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Specification format

Klab uses a custom, concise way of specifying the behavior of an ethereum smart contract function. These are expressed in what we call acts.

An act will generate one or more K framework reachability claims which can be automatically verified.

A reachability claim is a statement of the following form: Any execution starting from a state A, subject to the conditions B, will end in the state C satisfying the conditions D.

The syntax of such a claim in K is:

rule A => C
    requires B
    ensures D

However, when A and C both express configurations describing the entire state relevant to an ethereum contract, such an expression can get quite large.

Therefore, we have adapted a more concise format for specifying the behavior of a smart contract function.

Example: Overflow safe addition

Let's begin by considering the following very simple contract, performing overflow safe addition:

pragma solidity ^0.4.21;
contract SafeAdd {
  function add(uint x, uint y) internal pure returns (uint z) {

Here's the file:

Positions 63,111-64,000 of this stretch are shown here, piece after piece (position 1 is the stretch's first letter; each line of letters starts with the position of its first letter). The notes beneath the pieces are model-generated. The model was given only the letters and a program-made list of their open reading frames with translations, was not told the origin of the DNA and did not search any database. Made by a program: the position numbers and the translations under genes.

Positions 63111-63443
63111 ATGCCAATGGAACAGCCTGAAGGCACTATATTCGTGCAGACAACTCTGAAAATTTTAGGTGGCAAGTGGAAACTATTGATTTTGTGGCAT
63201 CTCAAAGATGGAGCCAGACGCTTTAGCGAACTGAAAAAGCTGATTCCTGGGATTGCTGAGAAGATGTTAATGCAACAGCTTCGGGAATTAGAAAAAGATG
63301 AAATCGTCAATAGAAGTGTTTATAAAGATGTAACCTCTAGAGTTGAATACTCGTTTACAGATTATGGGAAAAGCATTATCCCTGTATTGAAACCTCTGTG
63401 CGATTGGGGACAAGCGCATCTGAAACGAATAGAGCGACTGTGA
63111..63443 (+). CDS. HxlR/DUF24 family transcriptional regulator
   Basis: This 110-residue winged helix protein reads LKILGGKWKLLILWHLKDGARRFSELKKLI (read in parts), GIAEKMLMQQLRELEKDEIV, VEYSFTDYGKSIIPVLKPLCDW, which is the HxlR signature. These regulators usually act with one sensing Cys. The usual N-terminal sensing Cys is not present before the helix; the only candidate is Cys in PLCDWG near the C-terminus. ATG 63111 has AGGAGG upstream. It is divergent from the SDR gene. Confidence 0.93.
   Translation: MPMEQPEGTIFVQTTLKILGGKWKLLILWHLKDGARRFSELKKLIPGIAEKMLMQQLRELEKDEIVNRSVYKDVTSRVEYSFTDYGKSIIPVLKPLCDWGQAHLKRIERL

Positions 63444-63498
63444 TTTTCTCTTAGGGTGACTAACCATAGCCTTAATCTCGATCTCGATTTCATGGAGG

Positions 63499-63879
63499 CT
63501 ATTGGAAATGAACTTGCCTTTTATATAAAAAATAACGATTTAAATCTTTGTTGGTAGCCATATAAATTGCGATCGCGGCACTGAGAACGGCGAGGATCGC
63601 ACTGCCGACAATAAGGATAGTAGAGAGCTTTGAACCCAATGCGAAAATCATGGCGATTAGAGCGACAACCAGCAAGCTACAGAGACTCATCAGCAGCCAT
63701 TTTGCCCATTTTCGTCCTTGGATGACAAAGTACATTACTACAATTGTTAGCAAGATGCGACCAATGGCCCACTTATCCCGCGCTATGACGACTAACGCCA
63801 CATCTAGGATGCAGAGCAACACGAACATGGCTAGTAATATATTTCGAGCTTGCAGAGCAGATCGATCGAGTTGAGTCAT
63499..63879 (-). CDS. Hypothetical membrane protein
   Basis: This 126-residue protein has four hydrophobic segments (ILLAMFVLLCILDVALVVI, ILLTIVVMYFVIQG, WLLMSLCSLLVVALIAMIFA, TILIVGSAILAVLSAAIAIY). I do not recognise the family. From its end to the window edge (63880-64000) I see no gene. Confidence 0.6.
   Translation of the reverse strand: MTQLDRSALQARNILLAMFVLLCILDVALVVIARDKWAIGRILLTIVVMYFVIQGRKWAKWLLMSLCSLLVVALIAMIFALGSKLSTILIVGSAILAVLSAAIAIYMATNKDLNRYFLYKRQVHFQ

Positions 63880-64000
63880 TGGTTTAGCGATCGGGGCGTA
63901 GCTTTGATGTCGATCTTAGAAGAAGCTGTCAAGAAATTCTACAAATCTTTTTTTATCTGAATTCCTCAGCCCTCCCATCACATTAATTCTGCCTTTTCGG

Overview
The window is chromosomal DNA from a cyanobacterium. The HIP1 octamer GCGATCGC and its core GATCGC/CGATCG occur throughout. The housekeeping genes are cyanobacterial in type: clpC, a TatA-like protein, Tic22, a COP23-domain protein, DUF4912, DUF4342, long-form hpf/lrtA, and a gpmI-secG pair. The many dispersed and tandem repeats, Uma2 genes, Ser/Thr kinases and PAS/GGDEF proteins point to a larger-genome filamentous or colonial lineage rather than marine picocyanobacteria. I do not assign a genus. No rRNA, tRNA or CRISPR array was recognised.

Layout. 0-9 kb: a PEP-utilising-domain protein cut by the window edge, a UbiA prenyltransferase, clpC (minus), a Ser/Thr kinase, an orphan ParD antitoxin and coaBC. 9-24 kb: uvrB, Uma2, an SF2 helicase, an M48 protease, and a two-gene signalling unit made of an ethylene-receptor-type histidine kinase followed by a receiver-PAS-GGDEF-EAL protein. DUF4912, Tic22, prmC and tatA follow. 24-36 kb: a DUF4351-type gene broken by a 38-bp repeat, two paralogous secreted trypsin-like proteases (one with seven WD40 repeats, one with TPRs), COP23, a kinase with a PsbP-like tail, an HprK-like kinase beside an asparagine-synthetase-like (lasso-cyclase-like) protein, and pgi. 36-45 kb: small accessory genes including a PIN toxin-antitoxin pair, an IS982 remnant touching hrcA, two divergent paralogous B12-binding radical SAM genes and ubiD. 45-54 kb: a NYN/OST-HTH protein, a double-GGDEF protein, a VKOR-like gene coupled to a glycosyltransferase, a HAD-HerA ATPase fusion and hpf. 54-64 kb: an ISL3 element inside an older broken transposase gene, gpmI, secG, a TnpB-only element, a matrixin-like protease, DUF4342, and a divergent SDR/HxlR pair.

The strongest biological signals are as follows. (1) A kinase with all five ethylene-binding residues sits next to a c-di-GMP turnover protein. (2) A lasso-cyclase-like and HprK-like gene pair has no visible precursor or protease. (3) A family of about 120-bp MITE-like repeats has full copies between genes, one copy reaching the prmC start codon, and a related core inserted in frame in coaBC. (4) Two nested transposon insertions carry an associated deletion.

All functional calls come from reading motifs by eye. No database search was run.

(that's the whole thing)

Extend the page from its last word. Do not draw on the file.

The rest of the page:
z = x + y;
    require(z >= x);


Our verification claim states that the function add above returns the sum X + Y if 0 <= X + Y < 2^256, and reverts otherwise. Note that K requires all variables to begin with upper case.

behaviour add of SafeAdd
interface add(uint256 X, uint256 Y)

iff in range uint256

    X + Y


    VGas > 330

returns X + Y

More explicitly, the specification above generates two reachability claims, a success and a failure case. The success case assumes the conditions given in both the iff and if clause and asserts that any call to add with arguments X and Y returns X + Y, while the failure case assumes the conditions of the if clause and the negation of the iff clause, asserting that a call to add necessarily ends in a REVERT.

To verify these claims, we need access to the bytecode generated by the code above. You can generate the proof claims by running klab build in the klab/examples/SafeAdd directory. This fetches the bytecode from the sol.json file specified in klab/examples/config.json, and generates the K reachability rules (or proof claims) in the klab/examples/out/specs directory. You can run the proof by running klab debug <path-to-reachability-rule.k>.


A crucial part of the specification of many contracts is storage. Recall that the storage of an ethereum smart contract consists of a map of 32 byte words to 32 byte words. In Solidity, the storage location of variables is determined by their position in the source code. For example, if we declare:

contract Example {
  uint a = 42;
  uint b = 99;